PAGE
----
The representation of a prime \(p=4n+1\) as a sum of two squares is unique (up to order of summands). A nice proof using Gaussian primes, is given here.
 Strictly speaking, Lagrange's Lemma only goes one way: if \(p\) is congruent to 1 mod 4 then \(1\) is a quadratic residue mod \(p\). Lagrange used his lemma in 1773 to give a simpler proof than Euler's of Fermat's theorem. There is a short discussion in chapter 6 of Stillwell's Elements of Number Theory, Springer 2003 (see sections 6.5 and 6.8 and chapter 9 for the converse). The lemma is an instance of the Law of Quadratic Reciprocity (see this, for example).
 There is a famous 'onesentence' proof of this theorem by Don Zagier, "A onesentence proof that every prime \(p = 1\ (\!\!\!\mod 4)\) is a sum of two squares", Amer. Math. Monthly, Vol. 97, No. 2, 1990, p. 144; online (paywall; pdf download here, March 2024, and there is a good explanation of the proof by James McIvor here (Lecture 6).
Theorem no. 200: Minkowski's Convex Body Theorem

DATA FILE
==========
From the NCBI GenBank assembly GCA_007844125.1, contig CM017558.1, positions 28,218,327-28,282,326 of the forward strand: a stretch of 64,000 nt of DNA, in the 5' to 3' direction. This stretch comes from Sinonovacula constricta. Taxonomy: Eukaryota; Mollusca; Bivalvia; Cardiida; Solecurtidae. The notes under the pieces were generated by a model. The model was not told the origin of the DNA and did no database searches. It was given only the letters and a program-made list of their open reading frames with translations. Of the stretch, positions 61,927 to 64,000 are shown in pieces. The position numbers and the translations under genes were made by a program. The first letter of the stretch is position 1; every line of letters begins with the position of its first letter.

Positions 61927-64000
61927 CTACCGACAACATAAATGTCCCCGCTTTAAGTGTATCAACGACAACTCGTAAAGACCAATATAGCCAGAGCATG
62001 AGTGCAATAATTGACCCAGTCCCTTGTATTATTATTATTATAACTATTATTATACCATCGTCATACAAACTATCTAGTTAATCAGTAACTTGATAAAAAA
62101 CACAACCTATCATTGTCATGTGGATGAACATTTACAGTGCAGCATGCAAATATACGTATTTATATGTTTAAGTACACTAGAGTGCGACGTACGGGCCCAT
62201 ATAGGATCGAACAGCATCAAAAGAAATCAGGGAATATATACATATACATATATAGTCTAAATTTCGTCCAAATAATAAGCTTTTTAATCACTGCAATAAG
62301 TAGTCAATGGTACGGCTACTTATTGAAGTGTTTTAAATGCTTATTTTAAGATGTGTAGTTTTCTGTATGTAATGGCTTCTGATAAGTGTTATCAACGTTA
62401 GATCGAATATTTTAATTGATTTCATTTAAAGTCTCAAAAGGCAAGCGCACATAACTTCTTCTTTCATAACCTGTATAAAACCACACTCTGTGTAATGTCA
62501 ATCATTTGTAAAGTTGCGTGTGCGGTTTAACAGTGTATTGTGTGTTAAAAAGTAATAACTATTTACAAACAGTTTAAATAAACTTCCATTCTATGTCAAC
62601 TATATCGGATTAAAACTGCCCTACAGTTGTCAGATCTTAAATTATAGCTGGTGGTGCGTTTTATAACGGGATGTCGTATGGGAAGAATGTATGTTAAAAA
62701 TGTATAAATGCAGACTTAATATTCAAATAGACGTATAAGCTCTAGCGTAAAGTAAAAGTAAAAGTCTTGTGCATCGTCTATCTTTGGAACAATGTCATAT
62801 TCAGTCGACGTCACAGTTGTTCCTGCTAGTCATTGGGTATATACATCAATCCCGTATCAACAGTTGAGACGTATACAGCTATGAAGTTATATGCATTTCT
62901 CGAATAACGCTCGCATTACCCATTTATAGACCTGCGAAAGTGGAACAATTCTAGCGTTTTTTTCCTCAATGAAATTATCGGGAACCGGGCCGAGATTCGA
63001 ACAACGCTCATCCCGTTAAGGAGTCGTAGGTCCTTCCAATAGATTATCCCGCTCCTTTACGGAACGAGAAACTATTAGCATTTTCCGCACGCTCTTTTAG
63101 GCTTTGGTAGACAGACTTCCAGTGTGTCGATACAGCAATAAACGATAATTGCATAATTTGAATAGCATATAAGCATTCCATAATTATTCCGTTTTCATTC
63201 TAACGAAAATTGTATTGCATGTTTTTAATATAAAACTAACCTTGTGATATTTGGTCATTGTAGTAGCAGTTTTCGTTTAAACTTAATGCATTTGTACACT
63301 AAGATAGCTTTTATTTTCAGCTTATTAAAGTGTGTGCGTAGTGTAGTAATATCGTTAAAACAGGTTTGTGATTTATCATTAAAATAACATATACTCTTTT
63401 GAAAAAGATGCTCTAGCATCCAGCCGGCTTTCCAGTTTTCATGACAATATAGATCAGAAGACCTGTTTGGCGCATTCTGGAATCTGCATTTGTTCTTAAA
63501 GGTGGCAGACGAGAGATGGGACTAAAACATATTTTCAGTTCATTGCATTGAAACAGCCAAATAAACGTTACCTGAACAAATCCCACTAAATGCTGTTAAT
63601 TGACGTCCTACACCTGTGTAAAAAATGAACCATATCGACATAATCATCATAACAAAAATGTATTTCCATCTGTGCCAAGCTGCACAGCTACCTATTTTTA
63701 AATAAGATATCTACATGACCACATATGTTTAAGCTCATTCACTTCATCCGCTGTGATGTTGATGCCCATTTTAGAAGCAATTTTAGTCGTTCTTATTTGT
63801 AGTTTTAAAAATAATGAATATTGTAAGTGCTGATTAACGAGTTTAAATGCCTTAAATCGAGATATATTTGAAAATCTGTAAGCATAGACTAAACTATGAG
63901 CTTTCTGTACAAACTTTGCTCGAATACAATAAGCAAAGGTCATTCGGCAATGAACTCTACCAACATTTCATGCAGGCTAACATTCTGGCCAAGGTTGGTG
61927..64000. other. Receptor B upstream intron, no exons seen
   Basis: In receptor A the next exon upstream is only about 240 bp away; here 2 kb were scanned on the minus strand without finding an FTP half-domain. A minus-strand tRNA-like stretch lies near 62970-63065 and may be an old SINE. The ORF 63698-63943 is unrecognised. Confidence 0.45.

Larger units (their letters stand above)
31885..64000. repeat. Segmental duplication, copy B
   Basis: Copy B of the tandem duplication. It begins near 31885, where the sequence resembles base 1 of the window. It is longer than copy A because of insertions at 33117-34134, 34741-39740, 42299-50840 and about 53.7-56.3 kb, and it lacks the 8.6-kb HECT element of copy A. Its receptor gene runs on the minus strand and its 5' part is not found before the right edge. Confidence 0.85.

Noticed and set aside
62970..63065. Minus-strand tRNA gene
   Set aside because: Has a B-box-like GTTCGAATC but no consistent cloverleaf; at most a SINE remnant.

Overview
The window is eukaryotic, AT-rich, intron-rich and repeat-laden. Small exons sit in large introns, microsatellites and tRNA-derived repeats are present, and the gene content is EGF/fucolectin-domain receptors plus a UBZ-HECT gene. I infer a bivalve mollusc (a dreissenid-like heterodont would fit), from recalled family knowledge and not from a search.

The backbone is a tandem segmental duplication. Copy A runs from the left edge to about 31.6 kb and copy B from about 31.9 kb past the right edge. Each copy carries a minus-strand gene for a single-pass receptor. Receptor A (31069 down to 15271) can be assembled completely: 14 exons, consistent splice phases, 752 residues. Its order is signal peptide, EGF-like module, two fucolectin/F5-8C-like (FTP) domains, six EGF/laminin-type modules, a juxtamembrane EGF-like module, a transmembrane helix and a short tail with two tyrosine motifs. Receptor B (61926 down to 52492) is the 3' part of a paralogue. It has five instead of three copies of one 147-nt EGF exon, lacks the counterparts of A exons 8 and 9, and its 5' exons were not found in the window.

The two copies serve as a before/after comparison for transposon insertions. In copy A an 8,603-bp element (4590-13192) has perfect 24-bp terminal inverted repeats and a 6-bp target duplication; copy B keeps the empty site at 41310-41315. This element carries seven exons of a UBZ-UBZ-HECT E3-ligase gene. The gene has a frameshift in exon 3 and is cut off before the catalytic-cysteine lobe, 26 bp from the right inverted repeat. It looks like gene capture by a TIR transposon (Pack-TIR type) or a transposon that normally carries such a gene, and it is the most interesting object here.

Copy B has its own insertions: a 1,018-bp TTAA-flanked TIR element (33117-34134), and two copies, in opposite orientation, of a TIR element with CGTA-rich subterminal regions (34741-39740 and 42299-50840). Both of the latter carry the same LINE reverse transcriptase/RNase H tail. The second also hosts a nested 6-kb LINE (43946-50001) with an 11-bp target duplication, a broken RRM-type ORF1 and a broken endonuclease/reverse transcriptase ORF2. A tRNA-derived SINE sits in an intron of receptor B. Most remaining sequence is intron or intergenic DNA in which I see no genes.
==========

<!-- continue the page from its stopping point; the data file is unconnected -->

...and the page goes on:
The original source for this theorem seems somewhat obscure. It seems to be widely cited with the date 1889. Minkowski's work in the 1880s is welldescribed by Jay Goldman in Chapter 22 of The Queen of Mathematics: A Historically Motivated Guide to Number Theory where he writes "Minkowski continued to work on these ideas and on November 6, 1889, he wrote to Hilbert
Perhaps you or Hurwitz are interested in the following theorem (which I can prove in half a page): in a positive definite form of determinant \(D\) with \(n(\geq 2)\), one can always assign such values to the variables that the form is \(< nD^{1/2}\).
This theorem was based on geometric reasoning and it revolutionized the subject. We now explain these ideas, first systematically presented in Minkowski's fundamental book." The Minkowski quote in turn is from Chapter 9 of Winfried Scharlau and Hans Opolka (transl. W.K. Bühler and G. Cornell) From Fermat to Minkowski: Lectures on the Theory of Numbers and Its Historical Development. Minkowski's 'fundamental book' is Geometrie der Zahlen, 1910, and this is the usual citation for Minkowski's theorem (e.g. in Blichfeldt's 1914 paper). So it seems reasonable to give Nov. 6, 1889, as the date of birth of the theorem. However, the French version of its Wiki page (which is very different from the English version and well worth a visit) gives 1891 as the first publication date.